Gambling Ads As Dangerous For Australian Men As Tobacco Ads, Research Suggests
Advertisements for online gambling platforms have become so ubiquitous that they barely register as noteworthy for many Australians. In particular, they’re considered a normal and integral part of the sporting landscape for a worryingly large proportion of young men. Here, we investigate just how dangerous these ad campaigns are and examine their startling similarities with tobacco campaigns from half a century ago…
Online gambling is a behemoth of an industry, thanks in no small part to the relentless marketing campaigns that are pushed on television, online, and – increasingly – on social media platforms, especially TikTok.
Perhaps then it is no surprise that Australians have higher gambling losses per capita than any other country (coming in at a whopping $1,276 per year, by the way) and nationwide losses topping out at a staggering $25 billion in 2019. Notably, the rate of problem gambling among online gamblers is three times high as it is among pokie gamblers at 3.9% vs. 1.4%.
A recent article in The Conversation has highlighted fascinating, frightening parallels between the Australian tobacco industry in the 1970s and the gambling industry today, which we at DMARGE believe could pose a particularly acute threat to Aussie blokes.
In 1970, a tobacco ad ran on Australian television every eight to fourteen minutes. These ads famously portrayed smoking as a cool and cultured habit, especially for men. Think of Paul Hogan telling Aussies “anyhow, have a Winfield” or the macho Marlboro Man.
Advertisements like this were used to drive a new generation of young people into smoking and, as a result, hugely increase the risk of cancer to individuals and simultaneously increase the burden that such a health epidemic imposes on the Australian state.
Today, online gambling platforms use similar tactics, focusing on the malleable minds of the young. Deploying handpicked celebrity endorsements via icons like Shaq and Mark Wahlberg, alongside quintessentially Australian blokey humour, these platforms take aim at 18-to-24-year-old men.
Despite the Turnbull Government banning gambling ads before 8:30 pm on live sporting events and the self-congratulating attempts at internal regulation from platforms that promote “responsible gambling”, recent research has shown that 75% of 8-to-16-year-olds believe that gambling is a normal and central part of sporting life.
Though the number of women using online gambling platforms is growing (as is the number of women regularly engaging with sporting content), sports fans and, as a result, gamblers are predominantly male.
Data shows that men account for near-to or over 90% of sports gamblers, depending on the specific category or sport. Similarly, men are at double the risk of gambling-related problems than women, with 10% of male gamblers suffering a clinically-diagnosed gambling problem compared to 5% of women.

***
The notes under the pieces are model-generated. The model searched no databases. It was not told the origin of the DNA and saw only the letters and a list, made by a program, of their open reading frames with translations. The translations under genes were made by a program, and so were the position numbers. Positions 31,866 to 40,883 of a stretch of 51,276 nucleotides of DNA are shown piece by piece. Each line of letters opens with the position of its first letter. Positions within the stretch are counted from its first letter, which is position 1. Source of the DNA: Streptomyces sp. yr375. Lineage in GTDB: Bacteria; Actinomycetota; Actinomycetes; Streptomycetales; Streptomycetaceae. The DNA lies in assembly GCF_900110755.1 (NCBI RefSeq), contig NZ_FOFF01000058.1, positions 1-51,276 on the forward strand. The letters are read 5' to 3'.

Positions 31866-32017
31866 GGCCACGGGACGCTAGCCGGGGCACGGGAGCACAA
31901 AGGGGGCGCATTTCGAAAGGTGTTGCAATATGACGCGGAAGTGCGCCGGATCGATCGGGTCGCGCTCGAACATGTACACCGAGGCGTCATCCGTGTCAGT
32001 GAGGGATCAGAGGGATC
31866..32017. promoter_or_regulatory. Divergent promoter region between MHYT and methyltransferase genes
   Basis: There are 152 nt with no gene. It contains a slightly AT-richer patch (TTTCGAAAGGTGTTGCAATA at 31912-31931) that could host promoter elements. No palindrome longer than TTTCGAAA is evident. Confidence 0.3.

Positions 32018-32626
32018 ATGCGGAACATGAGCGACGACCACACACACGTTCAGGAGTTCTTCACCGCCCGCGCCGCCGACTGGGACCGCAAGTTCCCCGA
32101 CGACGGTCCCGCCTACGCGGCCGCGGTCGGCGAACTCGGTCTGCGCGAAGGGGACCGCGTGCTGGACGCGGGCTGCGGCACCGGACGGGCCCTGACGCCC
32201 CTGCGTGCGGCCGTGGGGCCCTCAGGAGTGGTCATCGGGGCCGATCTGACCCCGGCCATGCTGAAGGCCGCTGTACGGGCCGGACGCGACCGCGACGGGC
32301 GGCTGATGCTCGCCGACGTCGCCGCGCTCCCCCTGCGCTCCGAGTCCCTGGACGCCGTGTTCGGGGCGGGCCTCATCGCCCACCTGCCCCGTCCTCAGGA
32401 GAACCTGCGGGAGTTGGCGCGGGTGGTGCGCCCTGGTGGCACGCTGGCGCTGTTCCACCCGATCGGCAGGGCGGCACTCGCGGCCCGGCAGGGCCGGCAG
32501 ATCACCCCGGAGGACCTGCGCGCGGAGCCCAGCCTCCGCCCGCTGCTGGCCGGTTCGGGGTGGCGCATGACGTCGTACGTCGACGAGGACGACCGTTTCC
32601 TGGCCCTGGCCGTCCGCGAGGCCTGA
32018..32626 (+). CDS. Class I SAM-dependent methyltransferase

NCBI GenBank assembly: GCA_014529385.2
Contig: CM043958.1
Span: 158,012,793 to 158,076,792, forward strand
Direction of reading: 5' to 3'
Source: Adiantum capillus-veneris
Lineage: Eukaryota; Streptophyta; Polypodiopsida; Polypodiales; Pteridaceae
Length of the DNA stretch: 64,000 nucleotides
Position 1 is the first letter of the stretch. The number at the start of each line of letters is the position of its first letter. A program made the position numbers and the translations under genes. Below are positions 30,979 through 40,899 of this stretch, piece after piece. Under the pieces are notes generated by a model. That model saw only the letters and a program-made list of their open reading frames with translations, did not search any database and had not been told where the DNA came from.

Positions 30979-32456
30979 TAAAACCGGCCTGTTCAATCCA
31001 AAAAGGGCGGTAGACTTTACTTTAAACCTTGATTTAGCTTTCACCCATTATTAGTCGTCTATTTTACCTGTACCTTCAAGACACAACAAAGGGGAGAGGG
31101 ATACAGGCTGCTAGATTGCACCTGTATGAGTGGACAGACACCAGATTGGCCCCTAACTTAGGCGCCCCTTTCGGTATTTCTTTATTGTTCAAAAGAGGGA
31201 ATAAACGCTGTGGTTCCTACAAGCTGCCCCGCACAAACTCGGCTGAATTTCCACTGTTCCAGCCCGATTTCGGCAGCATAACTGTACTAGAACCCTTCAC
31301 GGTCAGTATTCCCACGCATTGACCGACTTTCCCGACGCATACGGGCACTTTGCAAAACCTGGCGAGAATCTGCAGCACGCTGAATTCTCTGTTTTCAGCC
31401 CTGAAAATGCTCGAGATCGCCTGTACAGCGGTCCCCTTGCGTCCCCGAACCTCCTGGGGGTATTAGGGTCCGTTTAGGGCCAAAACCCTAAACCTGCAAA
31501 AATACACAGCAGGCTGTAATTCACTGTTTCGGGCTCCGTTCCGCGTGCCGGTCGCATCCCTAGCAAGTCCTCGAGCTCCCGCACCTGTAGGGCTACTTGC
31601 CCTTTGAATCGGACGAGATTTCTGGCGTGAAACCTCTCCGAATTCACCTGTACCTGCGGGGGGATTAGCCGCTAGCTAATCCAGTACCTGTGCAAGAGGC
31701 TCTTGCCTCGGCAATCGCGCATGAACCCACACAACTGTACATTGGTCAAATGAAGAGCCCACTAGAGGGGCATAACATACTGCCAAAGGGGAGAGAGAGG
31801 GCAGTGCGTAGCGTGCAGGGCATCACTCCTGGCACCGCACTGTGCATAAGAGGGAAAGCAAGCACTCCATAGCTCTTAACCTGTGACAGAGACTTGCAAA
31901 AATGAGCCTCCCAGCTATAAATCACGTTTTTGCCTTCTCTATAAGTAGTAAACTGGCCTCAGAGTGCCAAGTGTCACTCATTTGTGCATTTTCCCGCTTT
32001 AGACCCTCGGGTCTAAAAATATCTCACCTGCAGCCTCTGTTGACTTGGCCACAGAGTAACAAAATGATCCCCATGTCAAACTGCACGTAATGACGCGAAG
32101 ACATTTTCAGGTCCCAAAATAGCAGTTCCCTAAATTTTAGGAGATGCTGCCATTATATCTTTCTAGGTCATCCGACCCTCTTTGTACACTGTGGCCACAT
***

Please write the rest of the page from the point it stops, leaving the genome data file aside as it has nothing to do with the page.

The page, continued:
Most worryingly, it was young men at greatest risk. Data from the Australian Institute of Health and Welfare shows that men aged 18 to 34 were the sub-population most likely to sign up for new online gambling accounts, increase the frequency and monthly spending of their gambling, and be at risk of gambling-related harm, either self-inflicted or by others…
So, if the wider population and especially young men are at such high risk, why doesn’t the government take action to reduce the advertising or operating power of these platforms?
Well, for the exact same reason that the government turns a blind eye to a whole smorgasbord of socially harmful issues: money.
In the 1970s, a significant majority of the Australian public (74%) believed that cigarette ads should be banned. Today, 71% of Australians believe that gambling ads should be banned.
In the 1970s, the tobacco industry, alongside the mass media with whom they spent the equivalent of $125 million per year to publicise their product, were powerful lobby groups with tendrils reaching into the Australian legislature and pockets of its elected representatives.
Today, the online gambling industry increasingly plays politics. Sportsbet donated over $310,000 to political parties last year, hedging its bets by splitting gifts between the Coalition and Labor, ensuring a friendly relationship no matter the outcome.
Of particular interest was the $19,000 it donated to the campaign of now Communications Minister Michelle Rowland, whose remit covers – you guessed it – advertising regulation. Online gambling platforms are rigging the media landscape, cozying up to whichever politicians they must in order to ensure a mutually beneficial relationship.
In short, gambling platforms pay off politicians who are far too grateful for the support to call out these platforms for their predatory practices. Who loses out as a result? Regular Australians and, in particular, Aussie blokes.
We managed to defeat the tobacco epidemic, but we need to learn the lessons of that battle lest Aussies are left with an addiction even more crippling than that of nicotine: one that could wreck individual lives and the economy to boot. Come game day or election day, bear it in mind.
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